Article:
Industry News | More Than Shipping https://www.morethanshipping.com Brought to You by MTS Logistics Fri, 12 Jan 2018 15:28:08 +0000 en-US hourly 1 Maersk Created a Solution for Letter of Credit Complications https://www.morethanshipping.com/maersk-created-solution-letter-credit-complications/ https://www.morethanshipping.com/maersk-created-solution-letter-credit-complications/#respond Fri, 22 Dec 2017 15:53:53 +0000 https://www.morethanshipping.com/?p=10717 To have trade finance is one of the crucial challenges in global trade. Maersk has noticed this challenge in the market, and has created a product that can meet shippers and buyers needs. They are not promoting this in every country, but rather, in countries where there is too many bank transactions and paperwork requirements […]

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To have trade finance is one of the crucial challenges in global trade. Maersk has noticed this challenge in the market, and has created a product that can meet shippers and buyers needs. They are not promoting this in every country, but rather, in countries where there is too many bank transactions and paperwork requirements involved. Maersk Trade Finance combines the flow of goods and finances, supporting the businesses who import and export globally.

The banking industry itself is trying to find a solution that can simplify trade finance processes by developing blockchain technology.

While these developments are happening, this development by Maersk has the potential to save billions of dollars in costs, and speed up transaction times. We all know that most of the small and mid-size buyers are having financial issues when there is a payment due for a specific buying transaction. These issues are way more crucial in the countries where the U.S. Dollar is stronger than the local currencies.

In international trade, India is one of the most difficult countries to deal with when it comes to payment and finance, along with shipment requirements for the U.S. U.S. exporters still do not understand the concept of Letter of Credit requirements, especially Letter of Credit requirements for Indian shipments, as one may have experienced in the past on any Letter of Credit shipments that require a Vessel certificate, Free time certificate, Vessel Seaworthy certificate, Vessel age certificate, etc. I do not want to blame any party here, since I don’t think anyone wants to deal with too much paperwork in transactions, and discrepancies that delay payment and cause extra costs in releasing shipments.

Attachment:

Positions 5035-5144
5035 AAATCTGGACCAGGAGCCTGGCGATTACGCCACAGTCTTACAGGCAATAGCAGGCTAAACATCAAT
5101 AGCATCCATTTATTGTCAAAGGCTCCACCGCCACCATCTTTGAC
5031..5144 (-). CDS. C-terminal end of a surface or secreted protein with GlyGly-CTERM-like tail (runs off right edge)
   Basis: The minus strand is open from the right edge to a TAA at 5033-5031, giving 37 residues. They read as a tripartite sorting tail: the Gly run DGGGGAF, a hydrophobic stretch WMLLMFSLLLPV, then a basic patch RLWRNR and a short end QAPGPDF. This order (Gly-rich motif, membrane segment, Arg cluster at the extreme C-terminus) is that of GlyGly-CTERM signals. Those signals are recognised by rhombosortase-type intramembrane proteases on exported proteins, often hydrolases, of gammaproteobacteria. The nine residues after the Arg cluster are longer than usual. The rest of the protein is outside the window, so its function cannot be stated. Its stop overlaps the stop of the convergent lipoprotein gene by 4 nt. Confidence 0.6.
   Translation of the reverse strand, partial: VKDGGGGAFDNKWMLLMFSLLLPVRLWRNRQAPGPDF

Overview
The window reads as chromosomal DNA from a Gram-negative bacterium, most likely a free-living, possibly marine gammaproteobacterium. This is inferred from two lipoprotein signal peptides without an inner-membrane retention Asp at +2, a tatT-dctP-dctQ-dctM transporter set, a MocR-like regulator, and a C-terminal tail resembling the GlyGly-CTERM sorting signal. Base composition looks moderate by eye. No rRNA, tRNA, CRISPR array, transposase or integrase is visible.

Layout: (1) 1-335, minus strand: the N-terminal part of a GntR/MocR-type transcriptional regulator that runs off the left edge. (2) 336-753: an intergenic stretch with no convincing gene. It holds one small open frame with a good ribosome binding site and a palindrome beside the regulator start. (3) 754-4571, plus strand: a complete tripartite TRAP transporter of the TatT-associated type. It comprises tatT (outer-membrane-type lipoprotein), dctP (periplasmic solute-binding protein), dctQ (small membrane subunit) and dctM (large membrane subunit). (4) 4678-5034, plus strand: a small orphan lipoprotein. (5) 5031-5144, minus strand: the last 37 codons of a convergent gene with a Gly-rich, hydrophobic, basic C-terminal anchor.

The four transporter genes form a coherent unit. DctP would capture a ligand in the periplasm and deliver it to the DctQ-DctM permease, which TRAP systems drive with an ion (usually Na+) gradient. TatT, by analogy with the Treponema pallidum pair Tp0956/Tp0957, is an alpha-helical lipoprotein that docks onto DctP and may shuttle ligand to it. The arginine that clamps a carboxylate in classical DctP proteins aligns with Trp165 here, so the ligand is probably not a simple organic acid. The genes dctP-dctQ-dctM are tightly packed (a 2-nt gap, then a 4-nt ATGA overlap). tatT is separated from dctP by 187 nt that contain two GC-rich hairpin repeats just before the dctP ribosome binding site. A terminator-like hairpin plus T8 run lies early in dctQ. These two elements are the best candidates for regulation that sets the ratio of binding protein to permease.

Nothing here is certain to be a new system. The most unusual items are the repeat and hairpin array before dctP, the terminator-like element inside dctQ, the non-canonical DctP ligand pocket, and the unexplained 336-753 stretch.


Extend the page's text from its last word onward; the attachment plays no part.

This solution helps facilitate Maersk customers’ simplification efforts, enable global commerce, and speed up and simplify access to capital, while removing the paper trail from traditional financing options.

With this development, Maersk is also one step ahead of their competition. Maersk is not going to be competing with the major steamship lines to provide better rates, space, and service to get more market share. However, this will make a solid customer portfolio for Maersk to support Maersk Line for a lifetime, as long as Maersk is the only option that offers both finance and shipping.

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Los Angeles & Long Beach Ports to Propose Clean Air Plan in November https://www.morethanshipping.com/los-angeles-long-beach-ports-propose-clean-air-plan-november/ https://www.morethanshipping.com/los-angeles-long-beach-ports-propose-clean-air-plan-november/#respond Wed, 25 Oct 2017 14:56:13 +0000 https://www.morethanshipping.com/?p=10423 The Clean Air Action Plan (CAAP), whose purpose will be to seek zero, or near-zero, emissions from the largest U.S. port complex will be presented on November 2nd by the Ports of Los Angeles and Long Beach. This final draft presented by a joint session of their harbor commissions has a date set to fulfill […]

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The Clean Air Action Plan (CAAP), whose purpose will be to seek zero, or near-zero, emissions from the largest U.S. port complex will be presented on November 2nd by the Ports of Los Angeles and Long Beach. This final draft presented by a joint session of their harbor commissions has a date set to fulfill its purpose by no later than 2035.

This plan is also called the CAAP 3.0, drafted over the past three months after more than 70 meetings with community stakeholders, industry, and regulatory representatives.

There are 15 specific strategies to reduce health-risk pollution and greenhouse gas emissions. These are some of the updates to two previous versions of the CAAP, which were accomplished over three public workshops, and 150 days of formal public comment periods.